Instagram Pods: Everything You Need to Know
The phrase “Instagram pod” evokes some interesting images. Instagram icons sprouting from pea plants. A family of whales snapping photos on their smartphones. Or if you’re a sci-fi nerd like me, something like this:
So what is an Instagram pod? How can it help you? How do you find one? And is it worth joining one? Let’s take a look.
In the Beginning…
Instagram pods arose because of Instagram’s decision to stop showing photos in chronological order. Instead, users’ feeds would be determined by algorithm, much like other social networks have done (and just as controversially ).
The Instagram algorithm favors more popular posts. So if a post gets a lot of likes and comments, it will appear higher in people’s feeds. People who use Instagram to make money were not happy about this. It’s always harder to get your posts in front of people with algorithmic sorting.
So what did they do? They formed pods. Instagram pods are small groups (usually in the 10–20 range) of Instagrammers that have similar niches and audiences. Everyone in the pod agrees to follow the other members, as well as to like and comment on each other’s posts. This helps boost those posts in the algorithmic rankings.
Pods are essentially a way for a group of people to help each other increase their reach on Instagram. Are these pods annoying? Are they cheating the system? That depends on your point of view.
Forced commenting & liking from an Instagram pod is fake likes, imo, what happened to creating images & people GENUINELY liking them?
— REBEKKA ? (@rebekkablogs) April 17, 2017
But they’re definitely effective.
Not So Fast
Of course, pods aren’t the ultimate solution to getting more engagement on Instagram. Now that the practice is becoming more widespread, some people find it painfully obvious when you’re part of a pod. Alicia Tenise notes that “it’s pretty far-fetched to have 60 comments on a photo that’s only getting 120 likes.”
And while this sort of strangely proportioned engagement won’t get you penalized, it does look weird. People notice these kinds of things, and that can effect how they view you on Instagram. People value — or think they value — authenticity on social media, and obviously belonging to a pod isn’t going to make your posts and followers look very authentic.
For example, when I checked it last, this shot has 805 likes and only 22 comments (that weren’t from the posting account):
Also, being part of a pod can take a lot of work. You’re expected to like and comment on the pod’s posts — and that can be a lot of posts. Even if you just get caught up once a day, that could easily be a few dozen posts to comment on. If you want to leave more than an emoji or a single word, that take times.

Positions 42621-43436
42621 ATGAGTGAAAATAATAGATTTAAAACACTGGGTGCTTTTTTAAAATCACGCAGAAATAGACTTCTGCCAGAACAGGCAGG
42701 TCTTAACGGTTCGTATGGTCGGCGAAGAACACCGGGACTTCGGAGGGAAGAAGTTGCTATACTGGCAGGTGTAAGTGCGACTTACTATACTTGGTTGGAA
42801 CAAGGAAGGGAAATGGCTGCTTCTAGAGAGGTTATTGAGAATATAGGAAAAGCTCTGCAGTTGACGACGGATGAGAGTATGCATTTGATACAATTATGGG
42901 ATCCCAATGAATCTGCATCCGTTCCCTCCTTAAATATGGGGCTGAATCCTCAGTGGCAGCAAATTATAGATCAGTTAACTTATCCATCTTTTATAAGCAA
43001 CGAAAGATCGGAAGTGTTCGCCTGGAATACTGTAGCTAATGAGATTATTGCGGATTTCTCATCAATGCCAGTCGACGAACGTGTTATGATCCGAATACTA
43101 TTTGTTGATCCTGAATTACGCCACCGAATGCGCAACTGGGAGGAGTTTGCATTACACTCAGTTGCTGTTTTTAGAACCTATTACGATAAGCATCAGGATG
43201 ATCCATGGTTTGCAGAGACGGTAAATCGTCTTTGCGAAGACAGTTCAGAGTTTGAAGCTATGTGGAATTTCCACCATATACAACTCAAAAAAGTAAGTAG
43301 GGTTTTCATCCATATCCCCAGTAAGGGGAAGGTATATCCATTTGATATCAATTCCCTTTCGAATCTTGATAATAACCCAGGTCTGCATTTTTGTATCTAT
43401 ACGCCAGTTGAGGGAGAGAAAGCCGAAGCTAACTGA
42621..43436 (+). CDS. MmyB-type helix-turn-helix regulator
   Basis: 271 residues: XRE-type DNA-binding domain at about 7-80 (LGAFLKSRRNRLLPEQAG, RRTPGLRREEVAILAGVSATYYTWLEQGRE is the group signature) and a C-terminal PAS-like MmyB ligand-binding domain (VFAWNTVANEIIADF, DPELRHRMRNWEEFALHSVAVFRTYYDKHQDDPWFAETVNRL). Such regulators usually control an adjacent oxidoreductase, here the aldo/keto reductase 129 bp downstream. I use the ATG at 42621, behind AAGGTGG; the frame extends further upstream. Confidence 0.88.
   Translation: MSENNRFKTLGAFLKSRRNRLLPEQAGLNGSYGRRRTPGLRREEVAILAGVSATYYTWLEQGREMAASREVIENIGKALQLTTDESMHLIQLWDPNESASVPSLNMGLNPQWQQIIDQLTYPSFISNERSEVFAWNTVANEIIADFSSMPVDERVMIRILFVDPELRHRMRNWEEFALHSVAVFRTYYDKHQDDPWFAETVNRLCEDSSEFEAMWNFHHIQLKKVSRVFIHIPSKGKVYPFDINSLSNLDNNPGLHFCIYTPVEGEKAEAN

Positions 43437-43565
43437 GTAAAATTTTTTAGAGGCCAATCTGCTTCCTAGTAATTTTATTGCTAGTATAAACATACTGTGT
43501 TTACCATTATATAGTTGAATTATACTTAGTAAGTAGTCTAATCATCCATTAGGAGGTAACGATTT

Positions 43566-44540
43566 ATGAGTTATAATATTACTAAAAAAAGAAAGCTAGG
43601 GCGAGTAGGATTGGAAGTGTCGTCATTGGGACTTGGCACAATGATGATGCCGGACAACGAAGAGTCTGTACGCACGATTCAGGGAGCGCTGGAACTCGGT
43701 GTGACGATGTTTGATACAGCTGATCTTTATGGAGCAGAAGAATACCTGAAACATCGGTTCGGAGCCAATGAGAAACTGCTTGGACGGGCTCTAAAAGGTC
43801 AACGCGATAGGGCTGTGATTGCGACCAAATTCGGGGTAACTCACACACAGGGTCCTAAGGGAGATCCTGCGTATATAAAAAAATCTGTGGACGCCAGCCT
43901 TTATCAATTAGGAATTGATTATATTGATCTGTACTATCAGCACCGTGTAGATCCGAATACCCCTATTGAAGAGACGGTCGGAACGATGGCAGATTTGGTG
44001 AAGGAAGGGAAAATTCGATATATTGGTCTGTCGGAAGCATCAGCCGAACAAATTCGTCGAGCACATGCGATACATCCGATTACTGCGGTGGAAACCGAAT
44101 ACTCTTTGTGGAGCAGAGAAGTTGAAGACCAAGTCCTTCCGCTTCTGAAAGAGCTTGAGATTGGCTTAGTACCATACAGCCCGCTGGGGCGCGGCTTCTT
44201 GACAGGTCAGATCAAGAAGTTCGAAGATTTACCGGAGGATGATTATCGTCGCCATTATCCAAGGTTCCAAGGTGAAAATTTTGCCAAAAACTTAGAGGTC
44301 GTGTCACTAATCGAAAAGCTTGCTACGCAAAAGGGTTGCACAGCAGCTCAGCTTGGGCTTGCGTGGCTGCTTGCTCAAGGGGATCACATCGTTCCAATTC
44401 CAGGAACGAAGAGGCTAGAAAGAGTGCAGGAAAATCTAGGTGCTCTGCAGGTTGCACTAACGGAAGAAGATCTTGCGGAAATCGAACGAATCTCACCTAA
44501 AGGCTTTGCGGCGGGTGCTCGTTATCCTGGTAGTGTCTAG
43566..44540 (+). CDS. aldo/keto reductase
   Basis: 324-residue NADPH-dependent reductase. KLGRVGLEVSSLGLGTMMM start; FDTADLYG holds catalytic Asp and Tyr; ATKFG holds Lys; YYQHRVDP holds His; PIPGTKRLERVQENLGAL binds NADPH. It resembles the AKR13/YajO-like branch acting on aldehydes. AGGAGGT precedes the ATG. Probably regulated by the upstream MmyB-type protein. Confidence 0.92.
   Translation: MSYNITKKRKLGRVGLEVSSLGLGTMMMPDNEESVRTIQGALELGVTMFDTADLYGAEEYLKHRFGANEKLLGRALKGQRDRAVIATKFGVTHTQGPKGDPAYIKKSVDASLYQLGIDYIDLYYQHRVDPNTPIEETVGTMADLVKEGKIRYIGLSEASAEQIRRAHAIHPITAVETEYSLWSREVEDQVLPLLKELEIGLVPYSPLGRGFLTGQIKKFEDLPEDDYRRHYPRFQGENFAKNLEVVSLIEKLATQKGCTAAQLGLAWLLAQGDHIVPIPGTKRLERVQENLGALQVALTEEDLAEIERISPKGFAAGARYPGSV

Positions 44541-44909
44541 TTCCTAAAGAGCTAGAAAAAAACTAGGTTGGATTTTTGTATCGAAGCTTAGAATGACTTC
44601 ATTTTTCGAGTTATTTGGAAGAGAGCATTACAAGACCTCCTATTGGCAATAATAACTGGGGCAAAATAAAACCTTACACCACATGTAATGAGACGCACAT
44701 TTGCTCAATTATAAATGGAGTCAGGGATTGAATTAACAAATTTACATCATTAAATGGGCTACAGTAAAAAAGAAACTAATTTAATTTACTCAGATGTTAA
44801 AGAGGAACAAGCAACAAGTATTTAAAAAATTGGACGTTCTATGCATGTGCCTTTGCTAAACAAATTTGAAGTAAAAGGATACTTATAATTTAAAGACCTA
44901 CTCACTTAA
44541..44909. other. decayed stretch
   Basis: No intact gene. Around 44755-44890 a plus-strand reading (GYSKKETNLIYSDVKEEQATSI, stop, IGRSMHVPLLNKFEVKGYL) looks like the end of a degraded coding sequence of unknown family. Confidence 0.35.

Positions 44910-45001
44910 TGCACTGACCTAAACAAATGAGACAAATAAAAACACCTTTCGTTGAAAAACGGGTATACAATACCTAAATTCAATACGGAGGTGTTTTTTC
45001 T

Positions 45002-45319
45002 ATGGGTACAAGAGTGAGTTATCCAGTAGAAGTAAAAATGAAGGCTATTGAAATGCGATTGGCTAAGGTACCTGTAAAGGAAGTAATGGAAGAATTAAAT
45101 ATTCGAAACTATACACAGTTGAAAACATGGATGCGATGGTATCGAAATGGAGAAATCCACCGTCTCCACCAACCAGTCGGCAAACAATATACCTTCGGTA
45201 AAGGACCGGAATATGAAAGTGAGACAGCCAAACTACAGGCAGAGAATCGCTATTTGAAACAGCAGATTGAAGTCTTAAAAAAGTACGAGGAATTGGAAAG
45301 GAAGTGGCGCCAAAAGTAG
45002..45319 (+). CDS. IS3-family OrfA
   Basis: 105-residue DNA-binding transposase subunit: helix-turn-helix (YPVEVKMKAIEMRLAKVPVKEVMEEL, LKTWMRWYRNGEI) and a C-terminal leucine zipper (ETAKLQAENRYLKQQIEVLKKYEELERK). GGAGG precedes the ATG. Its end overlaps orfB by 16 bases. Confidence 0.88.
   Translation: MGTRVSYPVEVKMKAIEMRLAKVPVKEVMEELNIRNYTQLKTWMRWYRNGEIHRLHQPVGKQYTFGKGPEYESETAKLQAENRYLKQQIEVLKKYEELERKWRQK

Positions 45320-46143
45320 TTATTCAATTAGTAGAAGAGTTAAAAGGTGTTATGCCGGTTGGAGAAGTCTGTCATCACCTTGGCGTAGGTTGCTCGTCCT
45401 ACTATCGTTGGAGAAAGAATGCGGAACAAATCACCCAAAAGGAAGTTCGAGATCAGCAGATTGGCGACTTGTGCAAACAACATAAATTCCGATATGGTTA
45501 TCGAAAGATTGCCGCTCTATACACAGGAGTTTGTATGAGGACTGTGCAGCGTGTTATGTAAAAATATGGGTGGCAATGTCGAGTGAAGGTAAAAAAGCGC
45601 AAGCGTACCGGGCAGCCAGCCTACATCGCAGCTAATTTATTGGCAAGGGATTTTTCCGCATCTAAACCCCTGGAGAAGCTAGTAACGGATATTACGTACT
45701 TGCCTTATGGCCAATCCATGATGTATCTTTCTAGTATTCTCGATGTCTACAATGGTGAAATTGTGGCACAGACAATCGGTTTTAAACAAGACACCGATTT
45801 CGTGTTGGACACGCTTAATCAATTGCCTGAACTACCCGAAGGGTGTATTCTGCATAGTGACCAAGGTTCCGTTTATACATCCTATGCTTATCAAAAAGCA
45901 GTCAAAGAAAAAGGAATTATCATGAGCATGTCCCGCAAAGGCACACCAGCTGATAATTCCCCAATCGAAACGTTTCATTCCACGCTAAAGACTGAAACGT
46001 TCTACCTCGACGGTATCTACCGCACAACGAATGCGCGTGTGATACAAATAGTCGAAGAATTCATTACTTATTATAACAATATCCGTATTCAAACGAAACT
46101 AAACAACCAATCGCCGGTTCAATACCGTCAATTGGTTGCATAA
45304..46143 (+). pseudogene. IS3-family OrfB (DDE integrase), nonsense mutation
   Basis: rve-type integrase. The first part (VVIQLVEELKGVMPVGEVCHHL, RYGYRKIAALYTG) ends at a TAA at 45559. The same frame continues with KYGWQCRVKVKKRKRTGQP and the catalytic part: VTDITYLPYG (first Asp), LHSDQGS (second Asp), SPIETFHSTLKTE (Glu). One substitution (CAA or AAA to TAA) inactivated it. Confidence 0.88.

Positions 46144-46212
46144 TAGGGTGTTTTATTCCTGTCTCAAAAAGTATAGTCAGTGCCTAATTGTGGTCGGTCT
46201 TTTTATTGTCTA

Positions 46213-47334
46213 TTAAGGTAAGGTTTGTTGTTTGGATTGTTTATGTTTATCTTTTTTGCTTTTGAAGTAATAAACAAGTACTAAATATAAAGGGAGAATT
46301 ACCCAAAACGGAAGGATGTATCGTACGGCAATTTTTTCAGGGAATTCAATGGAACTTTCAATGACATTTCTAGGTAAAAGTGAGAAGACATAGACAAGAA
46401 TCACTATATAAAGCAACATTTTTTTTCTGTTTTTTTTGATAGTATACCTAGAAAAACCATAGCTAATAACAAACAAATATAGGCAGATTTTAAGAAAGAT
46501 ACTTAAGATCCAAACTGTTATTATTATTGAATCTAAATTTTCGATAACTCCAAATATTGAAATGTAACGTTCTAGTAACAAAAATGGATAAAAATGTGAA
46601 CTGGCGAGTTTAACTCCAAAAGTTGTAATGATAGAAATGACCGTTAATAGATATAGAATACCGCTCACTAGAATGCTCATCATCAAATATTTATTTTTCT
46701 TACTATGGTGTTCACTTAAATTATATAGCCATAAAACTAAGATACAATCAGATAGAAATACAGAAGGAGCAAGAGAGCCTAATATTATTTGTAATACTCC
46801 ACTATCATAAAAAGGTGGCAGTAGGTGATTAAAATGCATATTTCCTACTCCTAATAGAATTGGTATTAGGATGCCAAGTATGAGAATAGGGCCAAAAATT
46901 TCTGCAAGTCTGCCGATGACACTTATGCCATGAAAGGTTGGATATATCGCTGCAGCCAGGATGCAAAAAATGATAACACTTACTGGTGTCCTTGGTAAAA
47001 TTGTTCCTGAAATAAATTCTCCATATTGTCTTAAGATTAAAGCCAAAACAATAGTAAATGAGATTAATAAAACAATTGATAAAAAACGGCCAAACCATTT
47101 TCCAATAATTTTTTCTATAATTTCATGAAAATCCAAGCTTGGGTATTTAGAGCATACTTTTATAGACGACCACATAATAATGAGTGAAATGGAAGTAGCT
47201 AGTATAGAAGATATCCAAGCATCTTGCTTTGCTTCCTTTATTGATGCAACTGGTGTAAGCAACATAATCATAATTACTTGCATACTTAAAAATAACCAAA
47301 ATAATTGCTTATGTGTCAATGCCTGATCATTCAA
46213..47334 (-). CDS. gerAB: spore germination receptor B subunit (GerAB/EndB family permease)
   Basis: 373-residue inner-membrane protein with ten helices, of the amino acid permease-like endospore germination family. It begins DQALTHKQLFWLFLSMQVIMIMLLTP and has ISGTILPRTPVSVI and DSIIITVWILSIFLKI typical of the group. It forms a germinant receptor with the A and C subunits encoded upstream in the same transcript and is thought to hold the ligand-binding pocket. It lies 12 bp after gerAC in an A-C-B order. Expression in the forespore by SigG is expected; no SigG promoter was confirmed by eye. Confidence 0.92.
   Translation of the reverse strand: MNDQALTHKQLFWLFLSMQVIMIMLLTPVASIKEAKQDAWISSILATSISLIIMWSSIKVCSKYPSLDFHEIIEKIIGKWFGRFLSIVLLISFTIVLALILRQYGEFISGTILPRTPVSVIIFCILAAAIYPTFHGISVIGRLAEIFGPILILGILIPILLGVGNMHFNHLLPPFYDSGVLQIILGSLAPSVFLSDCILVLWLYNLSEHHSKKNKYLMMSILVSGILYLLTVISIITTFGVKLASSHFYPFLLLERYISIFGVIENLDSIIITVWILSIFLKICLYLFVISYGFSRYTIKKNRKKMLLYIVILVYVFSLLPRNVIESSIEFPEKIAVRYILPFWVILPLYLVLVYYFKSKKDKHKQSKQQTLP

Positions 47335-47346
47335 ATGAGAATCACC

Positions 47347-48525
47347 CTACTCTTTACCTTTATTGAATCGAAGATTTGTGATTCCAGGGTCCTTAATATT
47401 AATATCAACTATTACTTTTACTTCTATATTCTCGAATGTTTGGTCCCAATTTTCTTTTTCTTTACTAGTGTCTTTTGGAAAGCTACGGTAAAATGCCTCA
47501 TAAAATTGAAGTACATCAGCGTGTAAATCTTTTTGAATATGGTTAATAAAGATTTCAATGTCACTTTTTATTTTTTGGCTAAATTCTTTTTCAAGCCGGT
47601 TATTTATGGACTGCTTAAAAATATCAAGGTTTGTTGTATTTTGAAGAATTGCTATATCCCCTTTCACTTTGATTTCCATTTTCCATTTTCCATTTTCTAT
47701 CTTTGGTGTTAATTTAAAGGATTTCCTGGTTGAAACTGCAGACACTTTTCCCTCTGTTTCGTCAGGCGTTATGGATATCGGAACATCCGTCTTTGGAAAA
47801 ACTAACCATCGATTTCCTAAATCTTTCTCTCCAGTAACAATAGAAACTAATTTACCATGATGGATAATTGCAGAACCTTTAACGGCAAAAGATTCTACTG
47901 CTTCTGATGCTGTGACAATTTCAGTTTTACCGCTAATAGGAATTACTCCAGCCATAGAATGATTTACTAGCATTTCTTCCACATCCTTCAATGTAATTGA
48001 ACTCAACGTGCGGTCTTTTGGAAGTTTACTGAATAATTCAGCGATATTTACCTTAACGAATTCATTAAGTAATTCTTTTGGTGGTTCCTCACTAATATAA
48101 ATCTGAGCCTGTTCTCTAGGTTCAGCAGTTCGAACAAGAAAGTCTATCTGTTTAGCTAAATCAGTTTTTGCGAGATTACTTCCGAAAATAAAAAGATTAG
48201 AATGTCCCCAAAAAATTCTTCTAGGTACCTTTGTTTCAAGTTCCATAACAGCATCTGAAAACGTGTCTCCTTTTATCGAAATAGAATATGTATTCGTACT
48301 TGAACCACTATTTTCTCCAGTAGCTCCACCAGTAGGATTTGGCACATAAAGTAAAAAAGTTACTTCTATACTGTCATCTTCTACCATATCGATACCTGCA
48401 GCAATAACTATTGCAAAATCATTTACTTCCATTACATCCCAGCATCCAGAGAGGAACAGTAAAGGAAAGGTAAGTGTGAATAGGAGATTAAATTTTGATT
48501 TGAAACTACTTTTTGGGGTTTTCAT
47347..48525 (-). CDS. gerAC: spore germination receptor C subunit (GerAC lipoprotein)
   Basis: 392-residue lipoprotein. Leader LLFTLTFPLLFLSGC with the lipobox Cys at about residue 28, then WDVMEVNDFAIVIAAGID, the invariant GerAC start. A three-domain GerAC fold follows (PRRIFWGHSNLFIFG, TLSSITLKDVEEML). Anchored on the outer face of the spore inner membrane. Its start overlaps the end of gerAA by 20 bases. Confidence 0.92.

But it’s not all negative. People do find success with Instagram pods. The algorithm, as far as we know, doesn’t seem to be able to distinguish pod engagement from regular engagement, so being part of a pod can help get your posts in front of more people.
If you generate income from Instagram, that’s definitely worth considering.
How to Join an Instagram Pod
So you know the upsides and the downsides of Instagram pods, and now you want to join one. How do you go about it? The first step is finding a pod. There are plenty of places to look. Here are a few ideas:
- Put out a call on social media saying you’re looking for a pod. If you’re friends with others in your niche, you may find someone.
- Post in a related subreddit that you’re looking for a pod.
- Check Facebook groups that are related to your topic. There are often people looking for a boost on Instagram.
- Ask around on forums related to your niche.
Unfortunately, joining an Instagram pod might not be as straightforward as finding one. Rachel Thompson found that they can be cliquey and not very open to new members, though it’s reasonable to expect that each pod will behave differently.
Of course, if you can’t find a pod that suits you, you can always start your own. Use the same places above — social media, forums, Reddit, and so on — to let people know that you’re looking to start a new pod. You’ll almost certainly get a lot of interest.
I'm looking to set up an instagram comment pod for #travelbloggers! Please RT or share with anyone you think might be interested! :)
— Kat Last ? (@kat_last) April 8, 2017
Once that happens, you’ll be in the position of accepting or rejecting requests to join your Instagram pod. Who should you include? It’s likely that you’ll get the most positive results from a pod that includes people with a lot of followers and high engagement already. But you may also benefit from choosing people who post images closely related to yours.
After that, start a private direct message with the people in your pod. Then everyone can send out a message when they have a new post and make it easy for everyone else to like and comment.
That’s all there is to it.
Is It Time to Join an Instagram Pod?
If being part of an Instagram pod sounds like a lot of work, that’s because it is. You’ll need to go about finding or starting one, monitoring your messages, liking and commenting a lot, and doing your best to add value to other people’s posts.
On the other hand, it’s one way to get your posts in front of more people. And if your goal is to get more interaction on Instagram , it might be worth it.
Have you joined an Instagram pod? What did you think? Do you recommend it for gaining popularity on Instagram? Share your thoughts in the comments below!